While Korczak battled many hardships working on the mountain he was a strong believer in the free enterprise system. In his eyes Crazy Horse should be a nonprofit educational and cultural, humanitarian project built by the interested public and not the taxpayer. With this thought process he twice turned down ten million dollars in potential federal funding. Korczak passed away on October 20, 1982, but before his death he and his wife, Ruth, prepared three books of detailed plans to be used with his scale models to continue the project.

After learning all this and more from watching the short film, we were then let out into the exhibit halls of the Indian Museum of North America.

Throughout the museum you’ll find beautiful Indian artwork and rare artifacts. Native American artists and crafts people can also be found creating handicrafts in the cultural center. The museum is constructed of a warm looking native pine which enhances the galleries giving a glowing feel. Work your way around and you’ll notice pictures from several stages of the Crazy Horse build, dedications and even hand-written letters detailing one woman’s perspective on the death of Crazy Horse. The map below highlights many points of interest to make sure you don’t miss all the huge visitor complex has to offer. Made to enlighten and entertain both children and adults make sure you step into the Tipi or sit Indian-style out front for a picture. Stroll through the sculptor’s log studio-home, the bronze showroom, or step outside on the viewing veranda for a closer look at the Crazy Horse Memorial. There is much to do.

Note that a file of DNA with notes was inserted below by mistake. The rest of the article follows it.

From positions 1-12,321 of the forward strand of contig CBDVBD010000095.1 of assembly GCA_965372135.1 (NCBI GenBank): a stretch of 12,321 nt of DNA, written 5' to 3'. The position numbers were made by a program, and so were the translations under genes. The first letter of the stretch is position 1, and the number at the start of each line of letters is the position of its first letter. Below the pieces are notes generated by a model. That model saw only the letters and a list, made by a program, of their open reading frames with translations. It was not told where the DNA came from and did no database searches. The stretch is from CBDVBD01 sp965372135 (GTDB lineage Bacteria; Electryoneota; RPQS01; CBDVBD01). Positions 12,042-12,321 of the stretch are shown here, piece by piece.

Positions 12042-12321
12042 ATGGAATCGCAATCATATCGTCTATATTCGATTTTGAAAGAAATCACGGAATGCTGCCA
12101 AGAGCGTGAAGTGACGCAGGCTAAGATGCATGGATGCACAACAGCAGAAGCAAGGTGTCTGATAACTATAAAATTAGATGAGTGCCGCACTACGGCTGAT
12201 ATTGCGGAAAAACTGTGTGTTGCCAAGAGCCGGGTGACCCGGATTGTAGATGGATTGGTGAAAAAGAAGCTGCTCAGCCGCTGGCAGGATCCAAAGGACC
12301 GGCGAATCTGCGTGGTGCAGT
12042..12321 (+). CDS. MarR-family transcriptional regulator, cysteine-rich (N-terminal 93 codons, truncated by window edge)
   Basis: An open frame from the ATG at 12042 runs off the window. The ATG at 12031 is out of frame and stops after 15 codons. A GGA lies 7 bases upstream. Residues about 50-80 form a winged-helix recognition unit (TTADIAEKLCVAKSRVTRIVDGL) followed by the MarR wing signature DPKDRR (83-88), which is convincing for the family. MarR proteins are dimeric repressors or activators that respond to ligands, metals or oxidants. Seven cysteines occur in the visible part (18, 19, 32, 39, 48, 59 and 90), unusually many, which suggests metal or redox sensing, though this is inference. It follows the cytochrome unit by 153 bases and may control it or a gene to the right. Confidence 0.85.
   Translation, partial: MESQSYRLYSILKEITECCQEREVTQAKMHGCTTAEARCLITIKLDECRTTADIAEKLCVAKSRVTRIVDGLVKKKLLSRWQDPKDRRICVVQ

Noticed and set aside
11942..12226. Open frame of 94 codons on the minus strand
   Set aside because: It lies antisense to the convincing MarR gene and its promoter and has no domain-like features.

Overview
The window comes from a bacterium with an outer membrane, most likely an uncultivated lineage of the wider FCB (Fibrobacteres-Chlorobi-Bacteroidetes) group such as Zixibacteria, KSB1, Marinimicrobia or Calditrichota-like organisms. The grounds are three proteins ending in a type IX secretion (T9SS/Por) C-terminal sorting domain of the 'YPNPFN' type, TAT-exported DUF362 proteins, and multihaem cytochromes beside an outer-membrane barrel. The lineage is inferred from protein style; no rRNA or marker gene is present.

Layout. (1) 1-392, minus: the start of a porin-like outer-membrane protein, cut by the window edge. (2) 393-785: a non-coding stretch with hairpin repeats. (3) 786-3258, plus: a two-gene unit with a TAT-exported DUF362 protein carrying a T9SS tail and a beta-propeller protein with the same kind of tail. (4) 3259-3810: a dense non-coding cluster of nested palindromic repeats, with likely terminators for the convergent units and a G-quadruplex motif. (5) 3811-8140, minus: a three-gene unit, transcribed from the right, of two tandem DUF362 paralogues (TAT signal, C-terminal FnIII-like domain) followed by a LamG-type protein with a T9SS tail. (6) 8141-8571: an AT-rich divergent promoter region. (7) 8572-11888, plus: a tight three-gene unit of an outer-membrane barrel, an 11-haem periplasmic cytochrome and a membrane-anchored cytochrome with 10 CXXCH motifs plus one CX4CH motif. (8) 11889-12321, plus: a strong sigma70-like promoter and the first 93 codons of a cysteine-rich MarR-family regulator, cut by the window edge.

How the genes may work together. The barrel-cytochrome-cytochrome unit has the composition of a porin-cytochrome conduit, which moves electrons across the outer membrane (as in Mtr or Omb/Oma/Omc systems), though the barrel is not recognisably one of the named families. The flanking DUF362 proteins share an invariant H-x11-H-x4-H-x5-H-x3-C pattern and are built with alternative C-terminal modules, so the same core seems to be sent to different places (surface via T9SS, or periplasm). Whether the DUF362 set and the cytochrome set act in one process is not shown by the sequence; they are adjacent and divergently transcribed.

Site Map

More Indian artwork.
Standing Bear Pic
Chief Henry Standing Bear pictured with Korczak.
Indian artifacts.
My friend Richard finds sitting Indian-style very comfortable.